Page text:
Arthur Conan Doyle, best known for his Sherlock Holmes stories, was an endlessly fascinating person. He trained as a doctor, was a medical officer on Arctic and African voyages, covered the Boer War, brought downhill skiing to Switzerland, investigated spiritualism and fairies, and was friends with Bram Stoker, Harry Houdini, and R.L. Stevenson.
He also cleared the names of two wrongfully convicted men.
The story of George Edalji has been chronicled, novelized and adapted for television. Less well-known is the 1908 trial and conviction of Oscar Slater, a man accused of killing Marion Gilchrist, a wealthy woman in Glasgow, Scotland. Founded murdered in her home, the police focused on a missing half-moon brooch as the clue to finding the killer. A German Jewish immigrant, going by the name Oscar Slater, recently pawned an item of that description and so the police suspect him. But even after his item is confirmed to be unrelated to the murder, the authorities continue to pursue him.
Slater is caught, tried and convicted, and is sentenced to hang. He receives a royal pardon and is sentenced to hard labor in a desolate, windswept work prison. The story catches the attention of Conan Doyle, other advocates, and the general public, but his conviction is not overturned.
Fox sets out the facts of Slater’s movements as well as the investigator’s reports against the biography of Conan Doyle, his use of abductive reasoning and the famous author’s own writing on the topic. Fox posits that his medical skill, used for diagnosing illness, is integral to his analysis of this case, and his presentation of the facts to the public.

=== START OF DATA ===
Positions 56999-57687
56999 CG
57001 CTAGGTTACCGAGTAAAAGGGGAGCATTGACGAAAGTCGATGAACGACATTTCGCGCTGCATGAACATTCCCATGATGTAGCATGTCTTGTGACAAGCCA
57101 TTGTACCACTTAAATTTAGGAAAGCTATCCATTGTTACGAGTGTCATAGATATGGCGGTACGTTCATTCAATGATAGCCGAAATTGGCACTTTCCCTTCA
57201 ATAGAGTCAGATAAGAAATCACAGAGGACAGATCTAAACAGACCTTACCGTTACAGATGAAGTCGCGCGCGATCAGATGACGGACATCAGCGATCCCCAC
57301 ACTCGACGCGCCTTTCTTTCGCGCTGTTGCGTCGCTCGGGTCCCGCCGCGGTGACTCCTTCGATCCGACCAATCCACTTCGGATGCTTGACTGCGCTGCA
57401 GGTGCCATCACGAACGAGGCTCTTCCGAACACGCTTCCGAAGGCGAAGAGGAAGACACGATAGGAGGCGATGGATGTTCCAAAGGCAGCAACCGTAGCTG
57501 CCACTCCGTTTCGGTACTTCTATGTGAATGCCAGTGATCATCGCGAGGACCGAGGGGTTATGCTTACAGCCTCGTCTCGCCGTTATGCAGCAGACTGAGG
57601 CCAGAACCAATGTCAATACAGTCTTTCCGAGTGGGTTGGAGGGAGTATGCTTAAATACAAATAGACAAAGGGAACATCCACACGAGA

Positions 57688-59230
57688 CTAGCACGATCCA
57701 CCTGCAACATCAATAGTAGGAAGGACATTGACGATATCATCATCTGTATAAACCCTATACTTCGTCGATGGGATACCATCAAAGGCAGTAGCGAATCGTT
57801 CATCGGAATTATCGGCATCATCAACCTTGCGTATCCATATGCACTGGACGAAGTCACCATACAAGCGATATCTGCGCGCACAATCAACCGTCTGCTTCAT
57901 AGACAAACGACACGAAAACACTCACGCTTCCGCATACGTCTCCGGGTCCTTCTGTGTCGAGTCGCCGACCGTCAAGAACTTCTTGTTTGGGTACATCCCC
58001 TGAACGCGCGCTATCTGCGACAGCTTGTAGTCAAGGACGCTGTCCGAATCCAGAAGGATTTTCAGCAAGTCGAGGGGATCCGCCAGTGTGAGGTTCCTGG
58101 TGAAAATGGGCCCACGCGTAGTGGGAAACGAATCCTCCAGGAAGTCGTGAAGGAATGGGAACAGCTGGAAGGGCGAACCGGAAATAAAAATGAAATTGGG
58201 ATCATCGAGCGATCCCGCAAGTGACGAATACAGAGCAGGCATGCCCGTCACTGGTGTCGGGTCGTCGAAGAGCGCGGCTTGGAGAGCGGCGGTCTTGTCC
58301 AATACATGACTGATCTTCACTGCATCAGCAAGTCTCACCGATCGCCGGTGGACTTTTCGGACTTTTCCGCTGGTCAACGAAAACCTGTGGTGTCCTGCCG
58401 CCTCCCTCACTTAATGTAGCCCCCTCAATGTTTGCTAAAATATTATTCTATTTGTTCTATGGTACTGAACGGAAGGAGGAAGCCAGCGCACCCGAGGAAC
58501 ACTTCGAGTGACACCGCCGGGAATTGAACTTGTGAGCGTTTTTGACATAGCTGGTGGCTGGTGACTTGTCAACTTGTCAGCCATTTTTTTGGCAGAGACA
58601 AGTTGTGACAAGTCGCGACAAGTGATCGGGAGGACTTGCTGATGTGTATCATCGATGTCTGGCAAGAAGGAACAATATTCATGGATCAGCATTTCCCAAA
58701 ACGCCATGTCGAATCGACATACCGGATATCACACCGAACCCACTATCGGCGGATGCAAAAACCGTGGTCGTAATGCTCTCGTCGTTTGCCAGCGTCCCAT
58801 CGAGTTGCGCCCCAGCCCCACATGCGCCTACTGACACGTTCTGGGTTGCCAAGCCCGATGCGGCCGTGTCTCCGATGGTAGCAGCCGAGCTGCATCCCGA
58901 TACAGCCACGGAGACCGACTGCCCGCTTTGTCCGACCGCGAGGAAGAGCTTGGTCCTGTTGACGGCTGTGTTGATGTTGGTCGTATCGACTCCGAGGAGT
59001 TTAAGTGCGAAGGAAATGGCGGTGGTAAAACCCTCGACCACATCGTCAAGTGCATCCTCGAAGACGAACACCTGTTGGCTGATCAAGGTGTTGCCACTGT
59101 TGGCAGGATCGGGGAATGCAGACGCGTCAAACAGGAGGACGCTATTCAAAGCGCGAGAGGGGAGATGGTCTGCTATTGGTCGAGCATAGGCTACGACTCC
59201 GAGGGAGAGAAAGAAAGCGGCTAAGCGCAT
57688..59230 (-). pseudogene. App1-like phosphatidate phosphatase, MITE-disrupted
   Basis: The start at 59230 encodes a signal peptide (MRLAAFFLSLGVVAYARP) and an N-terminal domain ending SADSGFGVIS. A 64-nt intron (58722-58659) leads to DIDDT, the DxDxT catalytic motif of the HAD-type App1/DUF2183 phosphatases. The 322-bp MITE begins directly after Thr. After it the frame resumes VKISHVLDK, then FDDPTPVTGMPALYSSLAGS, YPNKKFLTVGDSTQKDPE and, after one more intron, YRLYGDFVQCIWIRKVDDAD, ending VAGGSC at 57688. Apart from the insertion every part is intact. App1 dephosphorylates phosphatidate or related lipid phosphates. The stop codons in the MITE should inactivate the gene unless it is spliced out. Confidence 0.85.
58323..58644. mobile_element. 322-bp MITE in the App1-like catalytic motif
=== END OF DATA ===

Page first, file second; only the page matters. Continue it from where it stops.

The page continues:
If you want to solve a crime, call a doctor — better still, a doctor who is a crime writer. Detection, at bottom, is a diagnostic enterprise: like many Victorian intellectual endeavors, medicine and crime-solving seek to reconstruct the past through the minute examination of clues. For if the nineteenth century was about the coming of modern science, it was constructive fields like geology, archaeology, paleontology, and evolutionary biology, that let investigators assemble a record of past events through evidentiary traces, often barely discernible, that lingered in the present. ~ Pg. 61
Fox also highlights Conan Doyle’s Victorian morality, a sheer stubbornness when it came to accepting an unfairness. He insisted that Right and Wrong were imperatives and would champion causes to prove his point. It does seem this was often done out of a universal sense of Good vs. Evil, rather than the altruistic take on any individual case. But it is likely Oscar Slater didn’t care why Conan Doyle helped him after he was finally released after 18 and a half years in prison.
The book touches on Poe’s ratiocination, the utter genius of Dr. Joseph Bell, the botched use of the Bertillion system, anti-immigrant sentiment, and how this case became the basis for the first Court of Appeals in the history of Scotland.
It is packed but Fox handles it all deftly, guiding the reader from one detail to the next with clear connections and genuine relevance. The book is well-organized and a very captivating read.
My rating: [icon name="star" class="" unprefixed_class=""][icon name="star" class="" unprefixed_class=""][icon name="star" class="" unprefixed_class=""][icon name="star" class="" unprefixed_class=""][icon name="star" class="" unprefixed_class=""]
My thanks to Mary at Random House for the review copy.
Hardcover: 352 pages
Publisher: Random House (June 26, 2018)
Product Dimensions: 5.8 x 1.3 x 8.6 inches